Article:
Veterinarian: With vital lungs, a cow gives 525 liters more milk

The lungs of young calves are very weak. Within hours of infection, the respiratory organs can be damaged and this can hardly be remedied. More than 25 percent of calves develop pneumonia in the first year of life. Symptoms are cough, fever, lethargy and lack of appetite. But often the condition is also not visible.

A cow that contracted pneumonia as a calf produces an average of 525 kilograms less milk than an animal with healthy lungs. At 60 cents of milk, this would mean a loss of revenue of 315 euros. “The prevalence is significant, in some calves the lungs were so damaged that they produced 900 kilograms less milk,” says veterinarian Henk Kuijk of MSD Animal Health Benelux.

Kuijk points to an American study in which the lungs of calves were scanned using a scanner. This is how they also referred to “invisible” pneumonia.

The fight for healthy lungs is paying off, as the calf grows about 100 grams more each day if it does not have inflamed lungs. Grow into a lively calf and live an average of 10 percent longer.

Keep calves with their regular peers as much as possible

Henk Kuijk, veterinarian at MSD Animal Health Benelux

Calves are most at risk from about four weeks after birth to several weeks after weaning. They are often protected in the first weeks of life thanks to the good gift of colostrum, but then they have to do it themselves. Koijc finds that many farmers do well with colostrum. That has improved greatly in the past five years. Very important because it strengthens resistance.

A growing group of ranchers is checking the quality of their colostrum. This includes cattle farmer Angie Green from Bedinghuizen in Flevoland. According to her, good colostrum is the basis of vital calves. “Within two hours after birth, we give the calves colostrum with a Brix value of at least 25. If the colostrum isn’t all right, you’re 1-0 behind. Vital calves eat more, are healthier and grow faster.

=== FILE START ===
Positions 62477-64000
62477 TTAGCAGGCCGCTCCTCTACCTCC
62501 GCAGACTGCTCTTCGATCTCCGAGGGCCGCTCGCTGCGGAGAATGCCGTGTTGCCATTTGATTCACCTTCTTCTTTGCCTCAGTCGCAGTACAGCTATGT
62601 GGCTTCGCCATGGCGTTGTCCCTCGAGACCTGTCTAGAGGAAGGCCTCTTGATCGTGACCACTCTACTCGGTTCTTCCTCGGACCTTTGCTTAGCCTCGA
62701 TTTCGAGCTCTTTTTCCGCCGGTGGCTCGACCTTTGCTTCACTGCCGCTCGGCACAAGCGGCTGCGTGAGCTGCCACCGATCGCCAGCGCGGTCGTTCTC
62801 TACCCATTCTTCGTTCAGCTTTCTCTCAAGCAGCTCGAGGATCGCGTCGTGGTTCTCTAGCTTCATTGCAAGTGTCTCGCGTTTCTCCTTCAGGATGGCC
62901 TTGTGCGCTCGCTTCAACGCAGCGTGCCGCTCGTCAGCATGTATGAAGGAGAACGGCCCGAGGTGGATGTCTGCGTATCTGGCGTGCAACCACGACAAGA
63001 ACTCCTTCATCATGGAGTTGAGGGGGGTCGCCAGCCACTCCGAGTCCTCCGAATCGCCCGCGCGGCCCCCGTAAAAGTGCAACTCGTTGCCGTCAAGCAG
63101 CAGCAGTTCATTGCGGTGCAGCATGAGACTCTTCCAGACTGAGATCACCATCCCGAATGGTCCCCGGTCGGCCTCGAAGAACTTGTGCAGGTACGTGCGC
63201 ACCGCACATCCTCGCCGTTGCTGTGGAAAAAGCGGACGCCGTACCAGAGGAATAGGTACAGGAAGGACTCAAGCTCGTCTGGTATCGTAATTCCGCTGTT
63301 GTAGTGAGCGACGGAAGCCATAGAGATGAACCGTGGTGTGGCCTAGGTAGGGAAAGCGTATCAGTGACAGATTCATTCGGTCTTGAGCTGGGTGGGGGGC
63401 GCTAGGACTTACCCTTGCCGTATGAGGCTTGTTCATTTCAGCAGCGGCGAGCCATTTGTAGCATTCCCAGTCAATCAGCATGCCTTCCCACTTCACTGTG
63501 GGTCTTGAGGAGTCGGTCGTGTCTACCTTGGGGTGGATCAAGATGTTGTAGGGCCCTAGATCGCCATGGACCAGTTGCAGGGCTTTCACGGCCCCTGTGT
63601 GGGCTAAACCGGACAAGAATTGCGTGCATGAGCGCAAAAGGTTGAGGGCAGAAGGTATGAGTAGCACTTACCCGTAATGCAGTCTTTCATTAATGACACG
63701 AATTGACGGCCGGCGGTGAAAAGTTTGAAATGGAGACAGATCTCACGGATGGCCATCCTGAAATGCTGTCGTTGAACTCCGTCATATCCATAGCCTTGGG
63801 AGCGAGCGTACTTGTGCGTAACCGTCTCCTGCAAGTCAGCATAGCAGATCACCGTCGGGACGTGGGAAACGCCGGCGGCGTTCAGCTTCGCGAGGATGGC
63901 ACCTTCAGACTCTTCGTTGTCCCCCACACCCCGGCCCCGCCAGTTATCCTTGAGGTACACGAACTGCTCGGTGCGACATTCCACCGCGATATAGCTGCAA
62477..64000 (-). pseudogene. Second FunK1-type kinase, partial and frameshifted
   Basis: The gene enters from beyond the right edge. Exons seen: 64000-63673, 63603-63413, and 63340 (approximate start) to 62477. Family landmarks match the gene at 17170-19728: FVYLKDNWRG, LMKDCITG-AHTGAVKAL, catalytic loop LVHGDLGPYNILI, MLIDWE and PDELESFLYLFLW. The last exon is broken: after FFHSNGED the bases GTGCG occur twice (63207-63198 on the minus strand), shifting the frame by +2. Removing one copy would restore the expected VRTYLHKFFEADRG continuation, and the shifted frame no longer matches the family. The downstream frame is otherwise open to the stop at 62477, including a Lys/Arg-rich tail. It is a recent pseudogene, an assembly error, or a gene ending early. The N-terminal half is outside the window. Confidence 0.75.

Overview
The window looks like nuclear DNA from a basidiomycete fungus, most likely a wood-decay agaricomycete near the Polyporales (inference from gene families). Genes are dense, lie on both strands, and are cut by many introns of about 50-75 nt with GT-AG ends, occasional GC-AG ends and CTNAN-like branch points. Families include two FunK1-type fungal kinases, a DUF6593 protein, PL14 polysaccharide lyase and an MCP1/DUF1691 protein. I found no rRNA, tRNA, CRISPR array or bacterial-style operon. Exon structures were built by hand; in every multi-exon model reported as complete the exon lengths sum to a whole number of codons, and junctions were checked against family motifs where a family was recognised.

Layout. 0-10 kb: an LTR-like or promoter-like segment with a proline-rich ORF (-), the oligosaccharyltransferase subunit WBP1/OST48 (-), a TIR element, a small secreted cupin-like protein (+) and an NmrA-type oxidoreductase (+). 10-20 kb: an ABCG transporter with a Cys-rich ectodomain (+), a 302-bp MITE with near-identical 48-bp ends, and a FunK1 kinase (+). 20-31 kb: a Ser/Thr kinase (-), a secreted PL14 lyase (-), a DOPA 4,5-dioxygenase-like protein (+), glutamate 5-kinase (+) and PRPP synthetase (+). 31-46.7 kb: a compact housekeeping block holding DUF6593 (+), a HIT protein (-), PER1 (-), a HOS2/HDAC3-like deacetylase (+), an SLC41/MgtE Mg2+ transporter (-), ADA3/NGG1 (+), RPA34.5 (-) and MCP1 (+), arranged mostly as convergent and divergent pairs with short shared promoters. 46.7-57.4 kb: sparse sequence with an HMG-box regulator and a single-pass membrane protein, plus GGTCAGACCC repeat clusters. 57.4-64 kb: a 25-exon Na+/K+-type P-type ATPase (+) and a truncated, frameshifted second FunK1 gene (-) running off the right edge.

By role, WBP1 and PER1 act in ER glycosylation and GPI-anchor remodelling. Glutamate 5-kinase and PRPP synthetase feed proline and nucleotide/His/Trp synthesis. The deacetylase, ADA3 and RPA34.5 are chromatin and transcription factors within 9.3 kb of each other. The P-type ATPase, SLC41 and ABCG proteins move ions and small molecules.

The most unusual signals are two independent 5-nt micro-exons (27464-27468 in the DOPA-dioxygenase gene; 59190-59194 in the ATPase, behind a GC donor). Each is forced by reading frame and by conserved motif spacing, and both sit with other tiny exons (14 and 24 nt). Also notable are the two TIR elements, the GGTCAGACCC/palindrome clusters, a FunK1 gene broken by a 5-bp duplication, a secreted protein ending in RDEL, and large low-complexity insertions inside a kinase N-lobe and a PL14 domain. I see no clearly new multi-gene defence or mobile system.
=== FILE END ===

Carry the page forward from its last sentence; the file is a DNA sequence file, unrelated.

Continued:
According to Kuijk, dairy farmers’ knowledge about animal health, and certainly about small livestock farming, has improved greatly in recent decades. I’ve been a vet for 37 years and can see farmers have changed. This is very interesting. Their level of education is higher and they often work with supportive health programmes.

Dr. Paul

Koijk says firmly that the focus is more on keeping the animals healthy. “When I started out as a veterinarian, I was mainly busy making sick animals better, just like Dr. Paul does,” points out the well-known Dutch vet in America.

Prevention is also very important with pneumonia. Kuijk insists on a comprehensive system in which you place calves as closely as possible in fixed groups. This way you reduce stress and inflammation.

Good stable climate

A good barn climate, avoiding drafts and cold water, is another preventive measure. On dairy farms, Kuijk regularly catches cold due to air leaks. For example, you can take a smoke test, which provides insight right away. I often see air leaking under the corrugated iron, you can solve that by purging the corrugations.

However, there must be adequate ventilation in the barn. Kuijk points out the old stables crowded in the past where the smell of ammonia lingered for a long time. This can irritate the mucous membranes of the calves. Fresh air is required to get rid of this stale air.


In addition, the animals should lie on a clean, dry and warm surface. Just go sleep on a wet sheet for a few hours. “Then you also become more susceptible to infection,” says Koijk. “Finally, there are vaccines that protect the calf against pneumonia.”

A final piece of advice from Kuijk is to provide young calves with a small blanket for the first six weeks, especially in modern stables. “Without a blanket, the calf gets cold faster and you spend a lot more food on warming the animal.”

Webinary December 7th: Raising Calves and Watching Cows

Nieuwe Oogst and MSD are organizing a webinar on December 7 at 8 pm on all aspects that make for successful calves rearing. Healthy calves contribute to greater job satisfaction and a better operating outcome. The webinar focuses on stable climate, group cleavage, and building resistance. Participants also receive an explanation about the SenseHub cow monitoring software. This system provides dairy farmers with information about the health of their animals, feed efficiency and fertility. You can register at

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